market-basket-600x393

How will climate change affect coastal fisheries production?

Forecasted impacts of climate changes on fisheries production in coastal ecosystems suggest modest changes on average with significant increases in primary production in high latitude systems and declines near the equator. Fisheries in developing nations are most at risk. However, declining productivity may be buffered by responsible management practices.

Titan

Oceanography in space! Using a satellite to profile an extraterrestrial lake

In 2013, a satellite orbiting Saturn passed by its largest moon, Titan. The satellite track offered a rare opportunity to collect depth-sounding data of an extraterrestrial lake.

blueback hooded seal pup in Greenland (http://www.britannica.com)

Hooded seals of the Greenland Sea

Hooded seals have been hunted for centuries in the North Atlantic. Despite increased regulation over the last three decades, a recent assessment of the Greenland Sea stock suggests that it will remain at unprecedented low abundances for the foreseeable future. Even with a ban on hunting, the stock will likely decline as climate change diminishes breeding habitat and increases susceptibility to predators such as polar bears and killer whales.

Fig3 Biller et al 2014

Abundant bacterial vesicles found in seawater

An abundant species of photosynthetic bacteria is found to release numerous membrane-bound packets. This is the first evidence of vesicle release by photosynthetic organisms. These tiny vesicles could have big impacts on prior knowledge of marine microbial systems.

cuttlefish

Cuttlefish camouflage: A new method for studying the masters of disguise

Squid, octopus, and cuttlefish are considered masters of disguise in the ocean. But how do they do it? A recent study by Goodwin and Tublitz tested a new technique to study cuttlefish camouflage using image analysis software.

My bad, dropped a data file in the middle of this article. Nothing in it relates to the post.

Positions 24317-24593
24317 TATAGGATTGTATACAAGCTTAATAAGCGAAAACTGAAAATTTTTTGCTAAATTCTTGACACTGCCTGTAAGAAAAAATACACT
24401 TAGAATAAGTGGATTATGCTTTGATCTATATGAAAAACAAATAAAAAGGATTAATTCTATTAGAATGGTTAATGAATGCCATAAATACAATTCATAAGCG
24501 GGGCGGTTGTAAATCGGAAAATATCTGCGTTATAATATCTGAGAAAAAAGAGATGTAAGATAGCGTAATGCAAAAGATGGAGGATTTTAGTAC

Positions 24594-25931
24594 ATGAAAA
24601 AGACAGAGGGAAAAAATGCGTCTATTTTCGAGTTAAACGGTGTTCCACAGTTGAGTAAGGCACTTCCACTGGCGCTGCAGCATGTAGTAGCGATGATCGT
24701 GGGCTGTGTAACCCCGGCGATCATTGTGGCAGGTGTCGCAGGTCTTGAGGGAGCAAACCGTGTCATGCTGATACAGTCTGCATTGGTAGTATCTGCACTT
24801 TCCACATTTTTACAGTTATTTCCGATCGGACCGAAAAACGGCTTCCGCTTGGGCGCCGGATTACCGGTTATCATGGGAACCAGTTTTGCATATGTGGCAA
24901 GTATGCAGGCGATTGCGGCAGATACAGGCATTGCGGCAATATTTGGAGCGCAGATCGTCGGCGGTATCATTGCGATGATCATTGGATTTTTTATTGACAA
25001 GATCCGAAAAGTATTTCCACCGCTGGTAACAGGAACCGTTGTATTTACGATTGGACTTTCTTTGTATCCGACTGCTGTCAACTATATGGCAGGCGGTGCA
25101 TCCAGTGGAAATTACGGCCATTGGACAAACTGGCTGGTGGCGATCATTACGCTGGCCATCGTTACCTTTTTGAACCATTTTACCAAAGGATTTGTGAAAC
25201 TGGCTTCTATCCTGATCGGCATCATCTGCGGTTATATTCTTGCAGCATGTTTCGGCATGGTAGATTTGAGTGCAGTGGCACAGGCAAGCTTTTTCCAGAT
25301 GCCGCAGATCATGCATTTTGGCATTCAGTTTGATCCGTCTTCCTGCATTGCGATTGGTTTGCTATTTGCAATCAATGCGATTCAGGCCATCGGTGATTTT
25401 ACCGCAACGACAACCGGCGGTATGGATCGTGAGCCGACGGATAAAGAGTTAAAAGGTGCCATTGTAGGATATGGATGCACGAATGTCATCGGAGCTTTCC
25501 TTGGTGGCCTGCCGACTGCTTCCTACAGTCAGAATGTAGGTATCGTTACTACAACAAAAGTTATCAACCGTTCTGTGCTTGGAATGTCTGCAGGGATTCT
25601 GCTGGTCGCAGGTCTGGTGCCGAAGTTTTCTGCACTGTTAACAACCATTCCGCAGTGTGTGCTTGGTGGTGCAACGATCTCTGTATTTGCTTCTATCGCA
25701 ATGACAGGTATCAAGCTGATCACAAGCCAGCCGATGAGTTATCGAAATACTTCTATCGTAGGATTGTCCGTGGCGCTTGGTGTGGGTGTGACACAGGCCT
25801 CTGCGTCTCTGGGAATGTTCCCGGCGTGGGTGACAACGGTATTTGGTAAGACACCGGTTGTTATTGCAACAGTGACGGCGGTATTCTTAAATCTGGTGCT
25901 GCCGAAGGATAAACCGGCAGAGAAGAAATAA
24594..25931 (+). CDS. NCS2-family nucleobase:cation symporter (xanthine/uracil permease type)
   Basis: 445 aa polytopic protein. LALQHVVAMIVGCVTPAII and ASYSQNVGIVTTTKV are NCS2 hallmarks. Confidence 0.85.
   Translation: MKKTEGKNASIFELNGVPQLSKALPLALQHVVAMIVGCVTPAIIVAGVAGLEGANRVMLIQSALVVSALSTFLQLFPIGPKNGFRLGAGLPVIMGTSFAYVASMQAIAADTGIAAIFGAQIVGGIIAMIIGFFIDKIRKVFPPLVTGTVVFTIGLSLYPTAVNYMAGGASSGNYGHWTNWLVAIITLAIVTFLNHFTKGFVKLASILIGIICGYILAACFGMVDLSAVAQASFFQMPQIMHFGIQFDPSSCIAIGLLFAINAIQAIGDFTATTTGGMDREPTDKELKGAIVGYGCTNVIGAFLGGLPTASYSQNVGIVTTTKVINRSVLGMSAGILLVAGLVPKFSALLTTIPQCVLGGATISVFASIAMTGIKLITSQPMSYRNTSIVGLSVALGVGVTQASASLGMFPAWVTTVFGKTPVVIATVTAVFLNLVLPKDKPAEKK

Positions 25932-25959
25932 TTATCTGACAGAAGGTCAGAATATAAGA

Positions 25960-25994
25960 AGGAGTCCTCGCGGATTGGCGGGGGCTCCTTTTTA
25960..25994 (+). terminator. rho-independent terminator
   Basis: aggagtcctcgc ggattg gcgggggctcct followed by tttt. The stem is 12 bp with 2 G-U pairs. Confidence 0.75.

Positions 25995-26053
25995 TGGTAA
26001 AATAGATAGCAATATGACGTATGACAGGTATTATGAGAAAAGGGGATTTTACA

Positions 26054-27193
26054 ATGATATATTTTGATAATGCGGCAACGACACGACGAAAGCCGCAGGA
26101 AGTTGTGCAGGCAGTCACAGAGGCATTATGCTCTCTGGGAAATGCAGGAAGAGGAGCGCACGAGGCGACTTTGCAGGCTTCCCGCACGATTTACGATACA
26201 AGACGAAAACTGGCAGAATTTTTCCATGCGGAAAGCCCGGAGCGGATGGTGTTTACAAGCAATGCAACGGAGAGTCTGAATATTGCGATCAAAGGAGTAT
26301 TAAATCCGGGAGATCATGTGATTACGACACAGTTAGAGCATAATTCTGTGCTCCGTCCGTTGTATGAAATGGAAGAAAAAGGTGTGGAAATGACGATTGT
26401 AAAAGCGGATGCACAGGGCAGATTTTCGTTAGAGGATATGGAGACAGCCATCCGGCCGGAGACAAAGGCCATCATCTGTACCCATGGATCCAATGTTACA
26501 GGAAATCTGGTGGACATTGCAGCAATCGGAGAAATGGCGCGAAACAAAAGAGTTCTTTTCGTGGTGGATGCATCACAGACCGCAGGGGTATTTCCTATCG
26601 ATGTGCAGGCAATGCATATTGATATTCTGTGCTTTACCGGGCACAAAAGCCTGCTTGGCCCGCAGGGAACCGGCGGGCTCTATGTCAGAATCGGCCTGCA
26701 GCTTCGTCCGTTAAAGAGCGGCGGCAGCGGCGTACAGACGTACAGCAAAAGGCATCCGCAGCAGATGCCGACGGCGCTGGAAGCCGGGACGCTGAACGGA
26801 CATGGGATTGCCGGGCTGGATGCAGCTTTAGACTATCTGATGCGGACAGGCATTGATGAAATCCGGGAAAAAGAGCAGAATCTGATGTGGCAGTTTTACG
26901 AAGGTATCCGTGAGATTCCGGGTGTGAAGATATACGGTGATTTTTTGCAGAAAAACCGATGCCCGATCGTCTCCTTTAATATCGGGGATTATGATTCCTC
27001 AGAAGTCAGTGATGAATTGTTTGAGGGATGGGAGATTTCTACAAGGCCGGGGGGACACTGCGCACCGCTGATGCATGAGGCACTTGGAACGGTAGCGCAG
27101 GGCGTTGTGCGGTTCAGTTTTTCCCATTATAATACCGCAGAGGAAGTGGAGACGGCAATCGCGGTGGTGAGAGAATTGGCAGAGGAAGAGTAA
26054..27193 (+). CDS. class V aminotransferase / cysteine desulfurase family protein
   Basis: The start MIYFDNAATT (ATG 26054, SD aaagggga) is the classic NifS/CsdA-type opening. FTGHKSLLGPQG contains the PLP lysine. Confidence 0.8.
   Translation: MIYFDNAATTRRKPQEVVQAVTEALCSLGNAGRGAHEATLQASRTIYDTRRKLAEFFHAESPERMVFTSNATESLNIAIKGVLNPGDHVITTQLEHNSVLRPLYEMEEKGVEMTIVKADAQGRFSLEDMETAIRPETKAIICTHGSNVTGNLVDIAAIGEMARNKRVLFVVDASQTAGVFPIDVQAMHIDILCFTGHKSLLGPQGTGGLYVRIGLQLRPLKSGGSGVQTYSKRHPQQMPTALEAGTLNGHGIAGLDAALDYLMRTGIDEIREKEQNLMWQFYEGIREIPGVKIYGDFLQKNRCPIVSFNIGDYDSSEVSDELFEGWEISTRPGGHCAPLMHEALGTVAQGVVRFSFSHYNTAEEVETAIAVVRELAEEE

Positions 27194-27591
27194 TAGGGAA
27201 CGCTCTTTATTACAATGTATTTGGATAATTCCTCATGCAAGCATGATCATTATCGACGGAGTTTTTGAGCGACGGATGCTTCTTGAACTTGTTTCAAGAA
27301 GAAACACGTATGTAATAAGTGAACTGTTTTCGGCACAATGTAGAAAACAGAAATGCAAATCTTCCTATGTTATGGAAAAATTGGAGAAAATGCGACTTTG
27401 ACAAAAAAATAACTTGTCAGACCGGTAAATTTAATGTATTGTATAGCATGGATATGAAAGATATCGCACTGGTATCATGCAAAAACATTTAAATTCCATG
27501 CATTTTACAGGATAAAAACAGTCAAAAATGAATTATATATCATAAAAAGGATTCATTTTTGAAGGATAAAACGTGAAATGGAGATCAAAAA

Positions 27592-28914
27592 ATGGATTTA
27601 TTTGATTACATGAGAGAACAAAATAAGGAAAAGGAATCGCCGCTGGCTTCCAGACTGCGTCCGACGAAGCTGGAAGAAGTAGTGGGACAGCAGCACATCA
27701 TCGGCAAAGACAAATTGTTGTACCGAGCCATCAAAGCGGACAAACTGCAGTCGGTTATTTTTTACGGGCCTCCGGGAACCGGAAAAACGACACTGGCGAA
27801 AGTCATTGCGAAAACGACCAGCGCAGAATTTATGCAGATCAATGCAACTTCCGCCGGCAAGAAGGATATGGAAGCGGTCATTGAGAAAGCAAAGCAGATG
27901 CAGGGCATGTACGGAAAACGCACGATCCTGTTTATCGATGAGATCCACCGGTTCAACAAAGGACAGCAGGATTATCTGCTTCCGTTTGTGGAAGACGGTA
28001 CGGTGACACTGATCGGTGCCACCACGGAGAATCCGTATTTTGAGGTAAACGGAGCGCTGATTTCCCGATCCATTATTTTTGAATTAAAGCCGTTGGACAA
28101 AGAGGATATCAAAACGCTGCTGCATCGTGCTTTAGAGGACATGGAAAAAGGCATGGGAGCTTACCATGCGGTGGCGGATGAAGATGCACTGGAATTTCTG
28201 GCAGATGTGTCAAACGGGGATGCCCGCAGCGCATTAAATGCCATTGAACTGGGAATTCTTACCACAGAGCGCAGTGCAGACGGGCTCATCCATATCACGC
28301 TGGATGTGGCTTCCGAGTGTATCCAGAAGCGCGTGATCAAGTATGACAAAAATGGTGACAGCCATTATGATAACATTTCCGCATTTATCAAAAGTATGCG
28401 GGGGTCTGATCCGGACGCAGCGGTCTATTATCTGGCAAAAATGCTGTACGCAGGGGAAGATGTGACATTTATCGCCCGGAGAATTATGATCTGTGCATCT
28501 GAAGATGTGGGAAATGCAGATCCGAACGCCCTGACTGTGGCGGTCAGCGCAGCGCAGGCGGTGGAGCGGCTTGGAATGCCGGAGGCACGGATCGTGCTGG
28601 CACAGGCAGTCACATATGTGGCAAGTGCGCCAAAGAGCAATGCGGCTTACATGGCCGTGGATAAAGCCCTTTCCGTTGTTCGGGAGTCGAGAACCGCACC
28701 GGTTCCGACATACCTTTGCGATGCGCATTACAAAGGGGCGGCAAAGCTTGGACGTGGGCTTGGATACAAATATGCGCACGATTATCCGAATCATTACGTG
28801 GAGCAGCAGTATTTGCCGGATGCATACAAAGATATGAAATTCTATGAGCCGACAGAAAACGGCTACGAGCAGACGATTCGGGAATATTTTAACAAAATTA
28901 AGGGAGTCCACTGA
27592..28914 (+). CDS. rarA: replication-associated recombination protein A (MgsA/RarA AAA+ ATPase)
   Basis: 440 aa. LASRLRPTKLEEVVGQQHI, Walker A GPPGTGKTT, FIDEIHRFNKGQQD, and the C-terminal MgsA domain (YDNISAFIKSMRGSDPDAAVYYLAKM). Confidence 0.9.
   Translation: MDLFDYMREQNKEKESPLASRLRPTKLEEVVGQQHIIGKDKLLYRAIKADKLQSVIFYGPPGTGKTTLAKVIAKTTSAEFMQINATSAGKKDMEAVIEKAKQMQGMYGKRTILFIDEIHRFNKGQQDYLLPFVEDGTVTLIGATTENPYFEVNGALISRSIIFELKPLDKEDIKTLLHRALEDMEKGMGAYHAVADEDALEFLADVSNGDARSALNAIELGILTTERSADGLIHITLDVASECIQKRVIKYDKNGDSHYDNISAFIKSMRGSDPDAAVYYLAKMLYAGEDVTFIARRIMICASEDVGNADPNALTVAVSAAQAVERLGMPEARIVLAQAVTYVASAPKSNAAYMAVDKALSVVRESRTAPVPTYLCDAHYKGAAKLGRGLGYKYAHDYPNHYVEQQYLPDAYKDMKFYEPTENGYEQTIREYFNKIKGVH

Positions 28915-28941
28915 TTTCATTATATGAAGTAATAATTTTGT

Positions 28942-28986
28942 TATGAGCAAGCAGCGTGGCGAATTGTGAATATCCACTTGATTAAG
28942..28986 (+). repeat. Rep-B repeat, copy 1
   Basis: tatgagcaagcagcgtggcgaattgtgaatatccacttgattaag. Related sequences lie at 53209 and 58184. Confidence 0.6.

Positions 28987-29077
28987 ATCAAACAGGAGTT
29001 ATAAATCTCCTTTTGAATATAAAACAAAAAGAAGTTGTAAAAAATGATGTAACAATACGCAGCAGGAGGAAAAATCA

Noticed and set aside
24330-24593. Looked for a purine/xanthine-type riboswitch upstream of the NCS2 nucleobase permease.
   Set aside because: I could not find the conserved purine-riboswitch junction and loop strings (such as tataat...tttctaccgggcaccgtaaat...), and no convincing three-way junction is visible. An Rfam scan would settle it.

http://upload.wikimedia.org/wikipedia/commons/6/65/Fishing_Trawler.jpg

Cooked fish: Ocean warming and global fisheries

Global fisheries are expected to change as ocean temperatures warm. A recent study by Cheung et al. uses mean temperature of catch, a metric based on species’ average thermal preferences, to determine whether fisheries are changing to include more warm-water species.

F1.large

Fish follow climate velocities through space and time

We expect marine species to respond to climate change by either adapting or changing geographical ranges. But observed shifts in marine species distributions are often difficult to decipher, spanning a wide array of directions and rates. Most hypotheses focus on biological differences amongst species to explain changing distributions. The authors of this paper explored climate velocities – or, isotherms moving through space and time – as an explanation for changing species distributions.